Despite some lackluster reviews of the eighth and final season, people are freaking pumped for the series finale of Game of Thrones, and the ratings are sure to be record-breaking. What people will be decidedly less pumped about however, is getting up to go to work on Monday morning — whether due to the approximately 80 minute run time, or just trying to process emotions in saying goodbye to the beloved series.
The Workforce Institute at Kronos reports that an estimated 10.7 million Americans will play hooky the morning after Thrones, by calling in sick, taking last-minute personal or vacation days, or making other arrangements. For comparison’s sake, an estimated 17 million people called out the Monday after the Super Bowl back in February:
The think tank’s “Absence Is Coming” survey conducted by The Harris Poll questioned 1,090 adults about the long-awaited ending to the television adaptation of George R.R. Martin’s bestselling book series, and found that one-third plan to tune in to finally learn which ruler will end up on the Iron Throne, and about 22% plan to skip work Monday. The researchers then extrapolated that percentage to the 143.1 million employed U.S. adults, according to the 2010 Census, to come up with the 10.7 million figure. And 5.8 million employees who typically work Sunday nights also plan to use a vacation day, sick day or personal day to watch the finale live.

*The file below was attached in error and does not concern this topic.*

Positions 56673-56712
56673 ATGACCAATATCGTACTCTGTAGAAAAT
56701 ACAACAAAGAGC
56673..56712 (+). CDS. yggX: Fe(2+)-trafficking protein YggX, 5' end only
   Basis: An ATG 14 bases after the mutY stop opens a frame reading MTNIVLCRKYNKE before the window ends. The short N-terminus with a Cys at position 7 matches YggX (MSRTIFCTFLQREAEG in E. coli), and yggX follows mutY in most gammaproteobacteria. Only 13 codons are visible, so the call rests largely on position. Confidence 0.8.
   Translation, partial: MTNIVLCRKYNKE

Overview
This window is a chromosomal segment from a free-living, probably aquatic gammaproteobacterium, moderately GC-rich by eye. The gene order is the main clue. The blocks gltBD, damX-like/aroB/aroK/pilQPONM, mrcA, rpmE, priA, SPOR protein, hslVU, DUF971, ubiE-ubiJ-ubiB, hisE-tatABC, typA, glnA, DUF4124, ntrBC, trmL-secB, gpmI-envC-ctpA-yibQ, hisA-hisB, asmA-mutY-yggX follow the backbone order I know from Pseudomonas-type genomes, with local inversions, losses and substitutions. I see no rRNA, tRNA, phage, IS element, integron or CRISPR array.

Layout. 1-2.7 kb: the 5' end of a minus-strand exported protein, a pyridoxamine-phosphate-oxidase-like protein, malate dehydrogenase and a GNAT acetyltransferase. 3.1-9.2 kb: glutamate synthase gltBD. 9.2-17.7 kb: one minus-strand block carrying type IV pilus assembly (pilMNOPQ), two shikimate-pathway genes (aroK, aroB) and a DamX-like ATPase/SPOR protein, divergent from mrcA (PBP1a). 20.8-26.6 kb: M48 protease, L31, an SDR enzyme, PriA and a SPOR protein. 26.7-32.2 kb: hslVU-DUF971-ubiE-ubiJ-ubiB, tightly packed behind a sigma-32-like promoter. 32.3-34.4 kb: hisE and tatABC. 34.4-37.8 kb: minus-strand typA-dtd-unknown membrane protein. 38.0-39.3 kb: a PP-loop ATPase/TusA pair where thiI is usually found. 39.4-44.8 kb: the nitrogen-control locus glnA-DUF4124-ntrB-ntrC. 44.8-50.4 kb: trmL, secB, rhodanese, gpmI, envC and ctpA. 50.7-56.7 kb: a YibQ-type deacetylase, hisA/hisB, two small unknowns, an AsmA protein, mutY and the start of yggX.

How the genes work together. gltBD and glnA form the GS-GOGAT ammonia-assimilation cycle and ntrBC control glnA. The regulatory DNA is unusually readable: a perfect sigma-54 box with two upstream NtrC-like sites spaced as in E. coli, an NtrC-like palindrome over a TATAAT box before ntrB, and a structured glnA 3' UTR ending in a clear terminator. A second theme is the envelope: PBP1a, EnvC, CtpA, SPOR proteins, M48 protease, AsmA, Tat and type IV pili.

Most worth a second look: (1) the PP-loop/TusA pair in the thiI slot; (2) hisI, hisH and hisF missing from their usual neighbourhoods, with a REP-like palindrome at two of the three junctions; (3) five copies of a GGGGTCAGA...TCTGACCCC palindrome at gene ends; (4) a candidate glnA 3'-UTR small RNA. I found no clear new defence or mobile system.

On top of that, the poll predicts that somewhere in the neighborhood of 27.2 million people who watch the finale live will miss work altogether, arrive late, work remotely, or see a dip in productivity.
So far, this season of Game of Thrones has cost employers around $3.3 billion in lost productivity, according to the executive coaching firm Challenger, Gray & Christmas Inc., as people can’t get enough chatting about the show around the water cooler or reading and posting theories and spoilers online. An estimated 20.4 million employees have had their attendance and/or performance affected, and are said to have spend at least one hour per week on the company dime obsessing about Thrones so far this season. (Which even seems like a bit of a low estimation.)
And those numbers don’t even account for folks who responsibly took off work in advance. Honestly, with President Trump’s apparent obsession with the series, the least he could have done was declare Monday, May 20 a national holiday. It would be one indisputably positive thing to come from his presidency.